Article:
Interactive Sermons, Preaching, and the Role of the Sunday Morning Gathering

A friend sent me a message asking me the following:
What is your take on interactive preaching on Sunday mornings? What I mean is, if you have a question or a comment should you share it during the sermon? I have started to study it more. Again, just curious.
Here was my reply in case you are also wondering about it.

We did it for a while, and I liked it.  As a listener, I have a tough time remaining focused once a preacher has stated something that spurs me down a side road.

On the pragmatic side, I don't think interactive preaching can be done well in a large setting, and we keep growing larger and larger.  We want to be a church of 100, so I believe that we need to start behaving like a church of 100.  When we had interactive preaching, we only had a few people interact.  It was these same people every week who had something to say.  Interactive preaching also hampers the point of the message from getting across.  A preacher should be wrestling with what God wants him to say to the congregation throughout the week.  His week's worth of prayer and seeking God's thoughts should not go out the window because someone else brought up a controversial tangent. 

Another alternative if you want more involvement would be to open the mic up for anyone to share at some point during the service.  I have seen this done and have enjoyed those gatherings.  I have not experienced it regularly, and I would assume that the same people would get up and speak week after week. 

As for history of the sermon, you might want to read a chapter in a book by Frank Viola called Pagan Christianity.  I would have loaned you my copy while you were here if I would have known then that you were interested in this.  It is titled "The Sermon: Protestantism's Most Sacred Cow."  Viola is a house church guy and does not like the sermon as it is today.  He has a lot of good things to say, although he also has a real agenda against sanctuary church.  I also have a love for the church meeting in houses, but that is not what everyone is called to.  Viola makes a good argument that the sermon is not mandated by Scripture and really did not arrive at its current form until the 4th century with the speaking of Augustine and Chrysostom.  He has the faulty logic that since it originated in pagan circles, it is automatically evil, but that is another long discussion for another day.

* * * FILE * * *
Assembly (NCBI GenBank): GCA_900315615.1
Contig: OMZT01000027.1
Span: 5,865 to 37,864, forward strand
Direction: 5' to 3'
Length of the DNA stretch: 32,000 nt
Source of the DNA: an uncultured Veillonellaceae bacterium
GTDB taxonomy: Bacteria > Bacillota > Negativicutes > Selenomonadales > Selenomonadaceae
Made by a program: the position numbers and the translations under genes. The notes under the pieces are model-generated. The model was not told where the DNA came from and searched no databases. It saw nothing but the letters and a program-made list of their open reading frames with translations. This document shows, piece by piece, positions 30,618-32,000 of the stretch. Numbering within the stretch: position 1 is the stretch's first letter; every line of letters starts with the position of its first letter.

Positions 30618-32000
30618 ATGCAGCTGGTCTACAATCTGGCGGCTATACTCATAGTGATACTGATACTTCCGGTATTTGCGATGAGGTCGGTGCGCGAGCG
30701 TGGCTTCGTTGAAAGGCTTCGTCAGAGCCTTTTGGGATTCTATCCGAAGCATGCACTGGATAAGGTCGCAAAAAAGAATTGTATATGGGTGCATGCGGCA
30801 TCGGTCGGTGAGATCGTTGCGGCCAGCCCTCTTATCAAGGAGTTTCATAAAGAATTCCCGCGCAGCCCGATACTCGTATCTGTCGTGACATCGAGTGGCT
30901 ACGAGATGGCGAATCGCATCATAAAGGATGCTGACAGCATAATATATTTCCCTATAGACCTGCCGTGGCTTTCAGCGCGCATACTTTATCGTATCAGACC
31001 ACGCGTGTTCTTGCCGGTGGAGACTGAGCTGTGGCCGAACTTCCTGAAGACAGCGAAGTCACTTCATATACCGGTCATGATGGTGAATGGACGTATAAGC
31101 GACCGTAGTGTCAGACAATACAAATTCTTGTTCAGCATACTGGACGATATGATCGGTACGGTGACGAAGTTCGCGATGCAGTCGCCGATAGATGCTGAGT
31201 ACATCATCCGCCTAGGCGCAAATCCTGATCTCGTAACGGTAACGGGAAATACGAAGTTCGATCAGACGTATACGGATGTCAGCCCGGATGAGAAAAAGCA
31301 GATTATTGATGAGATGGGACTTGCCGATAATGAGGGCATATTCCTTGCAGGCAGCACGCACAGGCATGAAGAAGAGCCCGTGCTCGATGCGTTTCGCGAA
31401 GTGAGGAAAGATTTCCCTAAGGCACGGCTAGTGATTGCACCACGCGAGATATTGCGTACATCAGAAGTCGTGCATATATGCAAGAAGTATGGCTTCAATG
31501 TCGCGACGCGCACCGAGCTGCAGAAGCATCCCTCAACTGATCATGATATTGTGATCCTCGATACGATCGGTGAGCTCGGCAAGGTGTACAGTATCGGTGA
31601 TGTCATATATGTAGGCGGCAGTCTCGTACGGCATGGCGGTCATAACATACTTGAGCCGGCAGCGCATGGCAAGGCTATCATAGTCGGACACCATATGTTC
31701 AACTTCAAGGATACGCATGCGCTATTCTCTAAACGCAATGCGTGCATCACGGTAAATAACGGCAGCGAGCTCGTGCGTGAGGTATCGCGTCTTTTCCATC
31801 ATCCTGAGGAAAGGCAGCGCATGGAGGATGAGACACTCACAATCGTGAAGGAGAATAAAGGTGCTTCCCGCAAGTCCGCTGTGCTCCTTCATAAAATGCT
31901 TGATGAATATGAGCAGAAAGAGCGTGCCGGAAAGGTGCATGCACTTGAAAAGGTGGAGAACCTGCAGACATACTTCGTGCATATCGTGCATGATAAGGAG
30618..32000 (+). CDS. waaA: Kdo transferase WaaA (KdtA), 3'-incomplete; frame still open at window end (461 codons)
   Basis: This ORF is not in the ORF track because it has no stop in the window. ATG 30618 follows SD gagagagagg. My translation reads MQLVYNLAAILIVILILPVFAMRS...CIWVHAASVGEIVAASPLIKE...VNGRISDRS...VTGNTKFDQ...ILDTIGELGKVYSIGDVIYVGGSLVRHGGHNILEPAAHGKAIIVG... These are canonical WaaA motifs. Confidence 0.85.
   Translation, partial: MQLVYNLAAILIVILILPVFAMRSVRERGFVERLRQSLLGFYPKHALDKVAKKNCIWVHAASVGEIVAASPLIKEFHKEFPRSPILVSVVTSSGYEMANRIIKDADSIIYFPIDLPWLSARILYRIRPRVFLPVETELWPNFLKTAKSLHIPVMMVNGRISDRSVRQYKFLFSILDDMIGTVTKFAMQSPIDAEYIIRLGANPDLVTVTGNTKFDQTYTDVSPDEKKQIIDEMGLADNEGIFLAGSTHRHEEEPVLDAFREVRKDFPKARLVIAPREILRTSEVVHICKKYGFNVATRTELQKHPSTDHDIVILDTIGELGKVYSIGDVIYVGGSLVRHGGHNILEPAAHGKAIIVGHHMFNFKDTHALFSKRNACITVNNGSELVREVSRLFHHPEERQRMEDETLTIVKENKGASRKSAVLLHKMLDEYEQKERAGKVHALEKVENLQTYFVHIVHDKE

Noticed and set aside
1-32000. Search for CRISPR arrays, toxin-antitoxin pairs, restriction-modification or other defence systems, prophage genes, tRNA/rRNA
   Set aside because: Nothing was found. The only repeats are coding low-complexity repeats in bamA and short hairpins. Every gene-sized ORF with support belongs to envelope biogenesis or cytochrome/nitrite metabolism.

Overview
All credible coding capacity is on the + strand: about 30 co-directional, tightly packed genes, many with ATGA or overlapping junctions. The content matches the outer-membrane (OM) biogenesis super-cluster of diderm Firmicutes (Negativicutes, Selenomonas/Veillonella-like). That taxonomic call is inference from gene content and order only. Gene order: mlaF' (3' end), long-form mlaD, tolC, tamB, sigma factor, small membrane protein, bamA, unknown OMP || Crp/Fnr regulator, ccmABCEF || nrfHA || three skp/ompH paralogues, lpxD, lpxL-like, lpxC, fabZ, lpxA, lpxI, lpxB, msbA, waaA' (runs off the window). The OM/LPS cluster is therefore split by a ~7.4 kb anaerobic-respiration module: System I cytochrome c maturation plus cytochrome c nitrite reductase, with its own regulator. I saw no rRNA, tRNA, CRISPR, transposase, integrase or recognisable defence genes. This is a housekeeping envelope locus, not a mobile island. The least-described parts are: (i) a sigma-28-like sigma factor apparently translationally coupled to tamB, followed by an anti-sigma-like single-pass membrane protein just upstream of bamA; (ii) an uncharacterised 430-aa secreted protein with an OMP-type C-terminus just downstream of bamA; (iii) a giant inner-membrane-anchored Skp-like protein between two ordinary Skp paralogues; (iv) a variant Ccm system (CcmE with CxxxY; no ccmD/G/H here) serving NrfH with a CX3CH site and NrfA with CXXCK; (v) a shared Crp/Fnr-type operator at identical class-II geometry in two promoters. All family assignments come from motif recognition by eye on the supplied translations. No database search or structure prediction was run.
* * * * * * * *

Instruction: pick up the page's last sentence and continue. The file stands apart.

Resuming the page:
The sermon is not a Scriptural mandate.  The purpose of the sermon is to educate people.  If there is a better way to educate, then we need to be willing to discard the sermon and use the better way.  After all, the sermon is just a tool; education that leads to action is the goal. 

The key thing to remember is that the purpose of any education is to lead people to a place where encountering God transforms them.  If we just educate people on grand theological concepts or historical information that have no practical value, then the process of transformation is stifled. Bad education is worse than no education at all because the people in the church then feel they have done something they were supposed to do when all they have done is sat through a lesson unchanged.  Religion is the exact opposite of transformation.  Being educated can easily fall into being a religious ritual void of its power. 

A read through of the book of Corinthians would show that the church was definitely not just one or two people standing up at the pulpit while everyone else was led.  It was definitely more of an interactive experience.  Prophets would get up and share a message they felt on their heart from the Lord.  "When you come together, each one has a hymn, a lesson, a revelation, a tongue, or an interpretation"  1 Cor 14:26b (ESV).  It would have been a much different experience than what we currently have.  Maybe it is something to strive for.

But here comes the reason why I have a church gathering with a sermon that is not interactive.  It has nothing to do with a scriptural mandate one way or another.  It comes from the realization that visitors are most likely to check out our church and the seeking are likely to come seek God during that one hour on Sunday where we usually have the sermon, and visitors expect to hear a sermon.  That is what they have come for.  As a church, we have interaction with one another and sharing what God has laid on our hearts during our Christian Education time and Small Groups.  Hopefully, that it is also happening in relationships throughout the week. 

As for the visitors, I want to give them what they want in regards to the sermon and not turn them away from our service by making it impermeable to them.  They are coming to hear a message from the Bible.  I want to them to hear about God's grace and His great call on their life to surrender their life to Him and love their neighbor. 
We need to always be reminded that church is not that hour spent together on Sunday morning.  Church is us living our lives together as people surrendered to Jesus.  This gives us the liberty to tweak things during that hour.

Go ahead and give interactive sermons a try if you feel led.  There is nothing wrong with doing that.  Just make sure it is helping the body you are part of achieve the mission they are called to.